“My mother told me that she kissed me, bundled me up, climbed down from the oven and immediately began to wash the floor. That is how it was then. There was no time to be pampered”, Grindeeva says. The Germans had already arrived at the nearby city of Voronezh, less than 200 kilometers away from Vysoki. They knew the Jews lived there, or in the language of the historians: the Subbotniks, those who belonged to the Judaizing sect. This nickname was given to those Christian Russians who, centuries ago – the circumstances and the exact point in time are still a mystery –   took upon themselves the Sabbath as a day of rest and lived a Jewish lifestyle.

Despite the fact that in later years a minority of non-Jewish Russians also came to live there, Vysoki was not like other villages. On a wooden gate at the end of the village, a light blue Star of David was emblazoned. Behind it were buried Jewish villagers. On a portion of the gravestones, some of them very old, a Star of David was engraved, and in some cases there were even Hebrew letters. On every Sabbath and Jewish holiday and sometimes on Mondays and Thursdays as well – the days on which the Torah is read – small minyans (quorums of ten required for group prayer) still take place with old people wrapped in prayer shawls. The only Sefer Torah (Torah scroll) that remains in the village was at the center of the last Simchat Torah holiday celebration. On the doorposts of some of the homes Mezuzahs are affixed, containing ancient pieces of parchment. On the “Tenth Day”, as Yom Kippur is known in the village, most of the older residents still fast. Several years ago, they would bake matzah for Passover and no bread would come into the village during the holiday. Pigs did not run around in the courtyards. Today, there are already pigs in the village, but most of the men, even the young ones, are ritually circumcised. When a bus stops at the Vysoky station, everyone knows that whoever gets off there is not a "real Russian", and many insist on reminding them of that fact.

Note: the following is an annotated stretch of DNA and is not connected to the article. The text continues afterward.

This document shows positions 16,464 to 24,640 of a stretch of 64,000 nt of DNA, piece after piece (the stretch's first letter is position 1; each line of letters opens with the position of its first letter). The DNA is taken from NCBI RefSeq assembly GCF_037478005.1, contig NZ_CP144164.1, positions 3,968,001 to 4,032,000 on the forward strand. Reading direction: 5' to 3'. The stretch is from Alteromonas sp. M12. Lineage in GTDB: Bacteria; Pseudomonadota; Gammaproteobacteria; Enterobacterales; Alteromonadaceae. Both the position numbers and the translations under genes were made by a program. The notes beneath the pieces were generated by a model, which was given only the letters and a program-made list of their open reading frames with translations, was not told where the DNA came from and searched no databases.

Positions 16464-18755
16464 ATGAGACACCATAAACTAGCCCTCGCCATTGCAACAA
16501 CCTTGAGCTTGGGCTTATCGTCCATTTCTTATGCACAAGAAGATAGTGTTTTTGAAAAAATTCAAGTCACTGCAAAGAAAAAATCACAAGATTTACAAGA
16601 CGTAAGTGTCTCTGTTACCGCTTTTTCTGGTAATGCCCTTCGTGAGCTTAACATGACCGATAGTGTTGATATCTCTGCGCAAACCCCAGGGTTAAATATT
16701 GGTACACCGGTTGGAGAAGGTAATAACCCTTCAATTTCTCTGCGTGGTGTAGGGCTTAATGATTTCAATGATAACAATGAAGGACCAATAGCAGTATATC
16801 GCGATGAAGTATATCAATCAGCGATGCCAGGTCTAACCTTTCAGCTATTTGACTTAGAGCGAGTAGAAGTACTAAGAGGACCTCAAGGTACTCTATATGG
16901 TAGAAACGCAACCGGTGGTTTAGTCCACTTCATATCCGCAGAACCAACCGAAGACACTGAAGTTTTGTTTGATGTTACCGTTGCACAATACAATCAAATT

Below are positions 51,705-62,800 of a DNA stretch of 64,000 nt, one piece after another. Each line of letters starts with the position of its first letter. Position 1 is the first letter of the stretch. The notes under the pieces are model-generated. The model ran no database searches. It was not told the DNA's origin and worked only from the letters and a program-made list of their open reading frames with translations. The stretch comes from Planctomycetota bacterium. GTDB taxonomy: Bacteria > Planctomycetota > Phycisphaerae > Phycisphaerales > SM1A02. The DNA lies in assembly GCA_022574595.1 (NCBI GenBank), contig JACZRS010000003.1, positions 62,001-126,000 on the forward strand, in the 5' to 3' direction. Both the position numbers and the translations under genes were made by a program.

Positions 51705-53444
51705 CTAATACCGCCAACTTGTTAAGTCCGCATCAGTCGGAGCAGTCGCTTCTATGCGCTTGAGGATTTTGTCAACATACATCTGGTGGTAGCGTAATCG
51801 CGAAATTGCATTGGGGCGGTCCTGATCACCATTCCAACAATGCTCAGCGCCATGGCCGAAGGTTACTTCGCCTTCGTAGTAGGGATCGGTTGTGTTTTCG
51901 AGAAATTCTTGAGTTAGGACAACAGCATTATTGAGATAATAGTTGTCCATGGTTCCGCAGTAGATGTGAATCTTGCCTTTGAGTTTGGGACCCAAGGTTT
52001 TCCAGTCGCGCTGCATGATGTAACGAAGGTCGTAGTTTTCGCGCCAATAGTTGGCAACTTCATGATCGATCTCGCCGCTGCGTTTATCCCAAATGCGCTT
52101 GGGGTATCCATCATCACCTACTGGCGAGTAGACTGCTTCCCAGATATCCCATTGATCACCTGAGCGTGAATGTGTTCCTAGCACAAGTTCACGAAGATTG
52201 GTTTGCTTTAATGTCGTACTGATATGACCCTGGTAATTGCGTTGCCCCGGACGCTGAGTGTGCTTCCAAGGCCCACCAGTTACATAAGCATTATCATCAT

Israel recognized the Jewishness of Vysoki's residents many years ago, even if various bureaucrats now refuse to admit it. Over the years, hundreds of them made aliya, with many of them settling outside Jerusalem in the city of Bet Shemesh, which became known as “Little Vysoki”. A few hundred Jews remained in Vysoki; many of whom assimilated and married non-Jewish Russians from the adjacent towns and villages, but there were also many adults that insisted on marrying Jews. Israel now refuses to allow those that intermarried to make aliya. This decision tore apart dozens of families, because in many cases the state allowed the parents to make aliya, but rejected the request of the children who had married non-Jews.

This Thursday, Israel's Supreme Court will be asked to address this issue and determine if the state has acted lawfully. Among the cases which were brought before the Supreme Court, that of Lubov Gonchareva and her husband Valentine figures prominently. Lubov's grandfather, Moisei (Moshe), was the last Mohel (ritual circumciser) in Vysoky. In 2005, Lubov’s parents, Rosa and Vasili Shishilianikov, made aliya under Israel's Law of Return. They were recognized as Jews by the Rabbinate and registered as Jews in the state's Population Registry. However, the Israeli consulate in Moscow refused to allow Lubov and her husband to make aliya. Lubov came to Israel as a tourist and tried to receive the standing of a new immigrant, but she was refused. The explanation that she received was that by marrying a non-Jew she had lost the right to make aliya.